The company will also continue to evaluate off-platform behavior in cases that happen on Twitch, like an on-stream situation that leads to harassment on Twitter or Facebook.
“While this policy is new, we have taken action historically against serious, clear misconduct that took place off service, but until now, we didn’t have an approach that scaled,” the company wrote in a blog post, adding that investigating off-platform behavior requires additional resources to address the complexity inherent in those cases.
To handle reports for its broadened rules, Twitch created a dedicated email address (OSIT@twitch.tv) to handle reports about off-service behavior. The company says it has partnered with a third party investigative law firm to vet the reports it receives.
Twitch cites its actions against former President Donald Trump as the most high profile instance of off-platform behavior resulting in enforcement. The company disabled Trump’s account following the attack on the U.S. Capitol and later suspended him indefinitely, citing fears that he could use the service to incite violence.
It’s hard to have a higher profile than the president, but Trump isn’t the only big time banned Twitch user. Last June, Twitch kicked one of its biggest streamers off of the platform without providing an explanation for the decision.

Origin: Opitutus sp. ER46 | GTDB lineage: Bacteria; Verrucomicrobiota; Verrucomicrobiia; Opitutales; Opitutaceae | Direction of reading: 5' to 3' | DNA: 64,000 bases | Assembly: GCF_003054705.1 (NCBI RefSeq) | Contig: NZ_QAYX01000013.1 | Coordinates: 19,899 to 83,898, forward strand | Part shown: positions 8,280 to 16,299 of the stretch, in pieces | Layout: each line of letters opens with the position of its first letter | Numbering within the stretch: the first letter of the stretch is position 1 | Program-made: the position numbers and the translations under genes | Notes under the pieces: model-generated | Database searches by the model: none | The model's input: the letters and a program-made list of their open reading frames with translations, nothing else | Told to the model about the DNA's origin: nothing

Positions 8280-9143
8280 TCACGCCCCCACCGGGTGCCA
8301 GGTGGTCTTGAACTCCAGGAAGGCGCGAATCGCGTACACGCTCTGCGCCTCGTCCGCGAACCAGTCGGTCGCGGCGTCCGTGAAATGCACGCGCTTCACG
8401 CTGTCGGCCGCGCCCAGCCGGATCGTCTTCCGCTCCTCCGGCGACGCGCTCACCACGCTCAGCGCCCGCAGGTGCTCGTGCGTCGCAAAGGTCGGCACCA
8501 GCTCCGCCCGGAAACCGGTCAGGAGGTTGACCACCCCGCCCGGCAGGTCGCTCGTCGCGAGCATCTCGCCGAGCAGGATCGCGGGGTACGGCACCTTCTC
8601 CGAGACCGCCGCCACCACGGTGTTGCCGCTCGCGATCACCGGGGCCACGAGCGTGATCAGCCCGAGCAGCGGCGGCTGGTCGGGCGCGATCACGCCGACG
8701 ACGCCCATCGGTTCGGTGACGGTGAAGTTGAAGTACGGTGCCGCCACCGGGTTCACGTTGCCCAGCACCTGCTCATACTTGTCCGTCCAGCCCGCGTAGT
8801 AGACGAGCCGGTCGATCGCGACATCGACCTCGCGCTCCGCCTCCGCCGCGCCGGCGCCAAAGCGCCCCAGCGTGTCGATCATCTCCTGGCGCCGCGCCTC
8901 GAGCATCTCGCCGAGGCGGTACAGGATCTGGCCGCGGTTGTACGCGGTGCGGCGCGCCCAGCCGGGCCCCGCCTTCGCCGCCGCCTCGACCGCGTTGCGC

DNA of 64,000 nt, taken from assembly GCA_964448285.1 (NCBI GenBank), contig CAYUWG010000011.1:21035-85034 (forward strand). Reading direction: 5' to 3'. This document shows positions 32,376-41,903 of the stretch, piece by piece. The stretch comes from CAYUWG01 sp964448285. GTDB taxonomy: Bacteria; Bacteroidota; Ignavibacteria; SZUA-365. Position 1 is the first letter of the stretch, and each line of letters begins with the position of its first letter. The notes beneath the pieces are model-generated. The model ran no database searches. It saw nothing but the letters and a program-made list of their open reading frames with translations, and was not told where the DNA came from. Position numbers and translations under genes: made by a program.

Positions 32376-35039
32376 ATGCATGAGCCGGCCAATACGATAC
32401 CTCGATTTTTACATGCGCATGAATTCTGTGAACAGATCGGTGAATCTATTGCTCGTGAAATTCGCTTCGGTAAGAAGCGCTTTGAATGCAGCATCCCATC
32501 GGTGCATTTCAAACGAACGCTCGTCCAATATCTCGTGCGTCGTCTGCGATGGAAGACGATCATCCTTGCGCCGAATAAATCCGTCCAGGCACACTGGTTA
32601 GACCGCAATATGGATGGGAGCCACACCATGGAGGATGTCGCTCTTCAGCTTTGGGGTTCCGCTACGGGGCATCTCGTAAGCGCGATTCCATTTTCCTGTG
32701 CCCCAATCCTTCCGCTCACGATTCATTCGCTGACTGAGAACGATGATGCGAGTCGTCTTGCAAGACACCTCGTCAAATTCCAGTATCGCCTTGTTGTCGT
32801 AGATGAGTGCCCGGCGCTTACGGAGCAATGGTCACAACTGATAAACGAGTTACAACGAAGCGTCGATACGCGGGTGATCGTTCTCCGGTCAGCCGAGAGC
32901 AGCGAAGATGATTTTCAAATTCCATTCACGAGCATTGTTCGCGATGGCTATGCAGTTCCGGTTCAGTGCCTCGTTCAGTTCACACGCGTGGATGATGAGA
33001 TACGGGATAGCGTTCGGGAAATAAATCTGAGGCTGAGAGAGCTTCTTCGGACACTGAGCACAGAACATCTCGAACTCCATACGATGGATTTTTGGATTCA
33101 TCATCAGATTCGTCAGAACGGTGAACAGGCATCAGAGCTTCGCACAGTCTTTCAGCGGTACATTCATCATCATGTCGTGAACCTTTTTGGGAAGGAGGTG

Going on a year later, no one seems to know why Dr. Disrespect got the boot from Twitch, though the company’s insistence that it only acts in cases with a “preponderance of evidence” suggests his violations were serious and well-corroborated.
Apple adds classic titles to Apple Arcade, Microsoft experiences an outage and Coinbase is going public. This is your Daily Crunch for April 2, 2021.
The big story: Apple Arcade expands with classic games
Until now, Apple’s game subscription service was limited to exclusive new titles, but today it’s introducing two new categories: App Store Greats (popular iPhone games like Monument Valley+, Fruit Ninja Classic+, Cut the Rope Remastered and Badland+) and Timeless Classics (board games and puzzle games, such as Backgammon+ and Chess Play and Learn+).
This is a major expansion to the Apple Arcade back catalog, but it’s not simply a matter of putting previously free games behind a paywall. The Arcade versions of these titles will be ad-free and without in-app purchases — you’re never paying anything beyond the $4.99 monthly subscription fee. Also, some of these games had become unavailable in their original forms due to iOS and hardware updates.
The tech giants
Microsoft outage knocks sites and services offline — Microsoft stumbled back online Thursday after an hours-long outage in the middle of the U.S. west coast working afternoon.
Startups, funding and venture capital